“I just wanted to go to college and be a normal student. UVA wasn’t on the table for baseball. But once I made the decision to just be a normal student, UVA was my No. 1 school.”
He had no intention of playing college football, either, but after a senior season in which Mitchell caught 49 passes for a school-record 1,345 yards and a school-record 14 touchdowns for the Saints, head coach Lance Clelland and Shawn Moore sought him out. Moore, who had a legendary career as a UVA quarterback, was then the director of community and inclusion, and an assistant football coach, at St. Christopher’s.
“They both me asked if I’d have any interest in playing college football,” Mitchell recalled, “and I said, ‘Sure, why not? I’ll test the waters.’ So I took visits to UVA, Wake Forest and Duke, and without a doubt UVA was my top choice.”
He joined Mendenhall’s program as a recruited walk-on in the summer of 2017. He did not appear in any games that fall, but Mitchell made a valuable contribution in practice. As Virginia prepared to face Georgia Tech’s triple-option offense, a rarity in FBS, then-graduate assistant Jackson Matteo suggested that Mitchell get a look at quarterback on the scout team.
Never mind that Mitchell never played that position at St. Christopher’s. With his athleticism and football IQ, he was able to do a credible impersonation of TaQuon Mitchell, the Yellow Jackets’ elusive quarterback. After the Wahoos rallied to defeat Georgia Tech 40-36 at Scott Stadium, a victory that made them bowl-eligible for the first time since 2011, Mitchell received ample praise from teammates and coaches.
“He did an awesome job,” Mendenhall said, “and without his extra work we don’t even have a chance to prepare.”
Asked this week about his stint as an option QB, Mitchell said: “That was a ton of fun, just going against Andrew Brown and Micah Kiser and Quin Blanding [in practice that week] and getting hit by them. I remember one time I got hit by Quin, and he just tapped my helmet and said, ‘Good job,’ or something like that. I was like, ‘Dang, I’m actually here playing with the big guys.’ ”
His profile in the program slowly grew. As a redshirt freshman in 2018, Mitchell appeared in five games, all on special teams. In 2019, when Virginia won the ACC’s Coastal Division for the first time, Mitchell played in all 14 games, started on the kickoff team, and caught three passes for 51 yards. He also played periodically on the kickoff return, punt return, and punt units.
Don’t be surprised if the sure-handed Mitchell’s role increases again this season.
“He works his butt off, and he comes with a smile every day,” Hagans said. “He’s worked his way to become tough and dependable, and I have no reservations about playing him whatsoever. His teammates trust him, and he’s very smart, too. He knows every position on the field, so he’s a luxury to have.”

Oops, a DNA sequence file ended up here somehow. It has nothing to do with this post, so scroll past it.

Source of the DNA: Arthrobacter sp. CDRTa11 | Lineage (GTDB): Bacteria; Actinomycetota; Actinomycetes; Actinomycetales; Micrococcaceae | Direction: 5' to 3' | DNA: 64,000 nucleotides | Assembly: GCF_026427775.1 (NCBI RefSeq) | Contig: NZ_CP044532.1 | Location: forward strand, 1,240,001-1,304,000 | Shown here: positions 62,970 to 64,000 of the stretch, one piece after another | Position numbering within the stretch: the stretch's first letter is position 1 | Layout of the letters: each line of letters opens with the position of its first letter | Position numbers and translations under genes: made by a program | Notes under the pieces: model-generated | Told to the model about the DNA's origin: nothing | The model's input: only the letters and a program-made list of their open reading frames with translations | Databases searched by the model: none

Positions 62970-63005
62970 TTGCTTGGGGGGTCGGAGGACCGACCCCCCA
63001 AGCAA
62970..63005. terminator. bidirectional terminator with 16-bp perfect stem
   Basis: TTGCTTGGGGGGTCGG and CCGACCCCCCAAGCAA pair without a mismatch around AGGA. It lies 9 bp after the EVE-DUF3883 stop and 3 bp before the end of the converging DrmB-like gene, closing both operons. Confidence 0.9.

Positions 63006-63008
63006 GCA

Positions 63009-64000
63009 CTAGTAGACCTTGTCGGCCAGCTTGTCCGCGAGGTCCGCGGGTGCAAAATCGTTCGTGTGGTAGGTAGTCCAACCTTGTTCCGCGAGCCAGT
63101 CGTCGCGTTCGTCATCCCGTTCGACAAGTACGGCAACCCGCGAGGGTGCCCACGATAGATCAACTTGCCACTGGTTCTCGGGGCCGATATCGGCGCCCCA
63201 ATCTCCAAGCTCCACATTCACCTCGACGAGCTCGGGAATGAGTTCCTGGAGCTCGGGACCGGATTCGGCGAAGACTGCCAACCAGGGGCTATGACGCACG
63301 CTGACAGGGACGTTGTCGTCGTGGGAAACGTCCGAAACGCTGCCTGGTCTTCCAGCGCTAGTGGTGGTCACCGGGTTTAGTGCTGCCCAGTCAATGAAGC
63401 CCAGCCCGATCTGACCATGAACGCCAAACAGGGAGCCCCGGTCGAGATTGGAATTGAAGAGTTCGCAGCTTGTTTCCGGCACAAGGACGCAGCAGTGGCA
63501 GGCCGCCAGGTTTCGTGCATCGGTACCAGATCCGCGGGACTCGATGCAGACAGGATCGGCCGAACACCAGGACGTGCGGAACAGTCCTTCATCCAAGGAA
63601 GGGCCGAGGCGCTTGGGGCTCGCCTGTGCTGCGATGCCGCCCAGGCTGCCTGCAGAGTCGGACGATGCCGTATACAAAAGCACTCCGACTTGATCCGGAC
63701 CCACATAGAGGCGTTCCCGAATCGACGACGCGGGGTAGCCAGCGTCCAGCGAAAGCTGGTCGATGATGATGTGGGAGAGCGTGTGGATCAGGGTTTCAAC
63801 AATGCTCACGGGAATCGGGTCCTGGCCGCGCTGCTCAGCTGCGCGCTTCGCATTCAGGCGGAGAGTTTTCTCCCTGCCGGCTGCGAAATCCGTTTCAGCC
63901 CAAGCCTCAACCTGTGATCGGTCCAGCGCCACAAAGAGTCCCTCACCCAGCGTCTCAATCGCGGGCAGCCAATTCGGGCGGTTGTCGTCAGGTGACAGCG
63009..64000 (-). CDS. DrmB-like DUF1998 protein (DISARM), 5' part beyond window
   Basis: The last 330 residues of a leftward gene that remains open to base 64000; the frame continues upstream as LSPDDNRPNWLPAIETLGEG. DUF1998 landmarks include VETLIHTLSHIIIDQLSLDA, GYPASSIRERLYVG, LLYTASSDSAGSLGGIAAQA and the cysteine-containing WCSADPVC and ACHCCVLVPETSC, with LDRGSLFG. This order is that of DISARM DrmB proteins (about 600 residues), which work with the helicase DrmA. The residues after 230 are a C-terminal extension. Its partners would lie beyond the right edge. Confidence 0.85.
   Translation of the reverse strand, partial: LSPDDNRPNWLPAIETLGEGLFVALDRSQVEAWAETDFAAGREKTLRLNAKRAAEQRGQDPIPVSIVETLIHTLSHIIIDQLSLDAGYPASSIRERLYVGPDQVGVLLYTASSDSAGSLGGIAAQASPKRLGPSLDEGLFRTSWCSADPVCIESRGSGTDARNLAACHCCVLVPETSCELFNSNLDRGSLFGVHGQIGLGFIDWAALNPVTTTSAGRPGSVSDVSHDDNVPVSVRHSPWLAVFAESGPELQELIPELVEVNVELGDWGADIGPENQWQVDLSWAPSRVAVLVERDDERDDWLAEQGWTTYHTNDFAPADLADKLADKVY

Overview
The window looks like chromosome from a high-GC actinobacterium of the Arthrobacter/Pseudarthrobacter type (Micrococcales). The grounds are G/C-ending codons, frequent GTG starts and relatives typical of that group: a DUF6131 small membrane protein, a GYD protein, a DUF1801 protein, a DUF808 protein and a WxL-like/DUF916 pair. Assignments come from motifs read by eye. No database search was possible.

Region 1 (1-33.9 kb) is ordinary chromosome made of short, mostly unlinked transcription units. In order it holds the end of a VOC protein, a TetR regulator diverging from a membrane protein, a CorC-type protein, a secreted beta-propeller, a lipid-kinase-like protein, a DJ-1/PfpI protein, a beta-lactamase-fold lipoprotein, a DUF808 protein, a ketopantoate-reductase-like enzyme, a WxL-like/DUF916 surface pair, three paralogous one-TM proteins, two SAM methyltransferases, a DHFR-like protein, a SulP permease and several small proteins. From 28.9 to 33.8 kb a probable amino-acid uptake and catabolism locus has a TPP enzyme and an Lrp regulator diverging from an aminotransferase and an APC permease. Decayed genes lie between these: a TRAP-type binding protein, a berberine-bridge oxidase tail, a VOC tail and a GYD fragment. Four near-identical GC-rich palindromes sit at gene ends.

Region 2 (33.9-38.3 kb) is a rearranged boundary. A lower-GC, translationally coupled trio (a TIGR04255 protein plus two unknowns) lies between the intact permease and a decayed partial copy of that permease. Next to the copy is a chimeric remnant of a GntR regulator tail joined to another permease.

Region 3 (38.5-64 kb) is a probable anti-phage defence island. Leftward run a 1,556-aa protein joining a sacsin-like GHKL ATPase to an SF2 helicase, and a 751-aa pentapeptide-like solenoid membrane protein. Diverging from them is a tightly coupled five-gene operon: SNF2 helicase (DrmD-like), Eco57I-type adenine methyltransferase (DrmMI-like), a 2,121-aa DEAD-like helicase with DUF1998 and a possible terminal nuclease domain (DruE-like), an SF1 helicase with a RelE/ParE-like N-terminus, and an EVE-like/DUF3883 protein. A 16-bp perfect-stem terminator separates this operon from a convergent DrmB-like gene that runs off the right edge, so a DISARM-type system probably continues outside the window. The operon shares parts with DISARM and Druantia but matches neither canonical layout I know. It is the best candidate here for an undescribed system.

Mitchell said: “I’d love to be able to contribute as much as I can on the offense. I feel like I can plug in to any receiver position, inside or out, and know what to do and do it to the best of my ability. Any way that I can help contribute to the offense, I’m ready for it.”
An economics major who has a minor in the Frank Batten School of Leadership and Public Policy, Mitchell is on track to graduate in May. He’s living this academic year with offensive tackle Bobby Haskins and kicker A.J. Mejia.
With the COVID-19 pandemic ongoing and much of the student body back in town, Mitchell knows it’s more important than ever for the football team to follow the protocols put in place by the UVA athletics department. He’s confident the Cavaliers will do so.
“Like some of my teammates have said, this is a program built on hard things together,” Mitchell said.
This is likely to be the final college season for a number of players on the team, Mitchell noted, “and I think it puts an extra onus on protecting the season for those older guys like [sixth-year senior defensive lineman Richard] Burney. That’s near and dear to the hearts of a lot of guys on the team, and I think that we’re willing to do whatever to play.”
Mitchell, who wore jersey No. 83 in each of the past two seasons, was the among the first group of players to select their jersey numbers last month. This time he chose No. 18, as a tribute to Hagans and former UVA wideout Ben Hogg.
“I really look up to the two of them and everything they’ve done for the program as well as everything they’ve done for me since I’ve been here,” Mitchell said.
Like Mitchell, Hogg came to UVA as a walk-on and later earned a scholarship. Hogg also wore No. 18 in honor of Hagans, who had a celebrated career for the Cavaliers as a wide receiver, punt returner, and quarterback.
“Ben Hogg is an amazing young man I had an opportunity to coach,” Hagans said. “I never knew that number would have as much significance. It was just the number I wore, but if that’s the reason why [Hogg and Mitchell chose it], that is humbling.”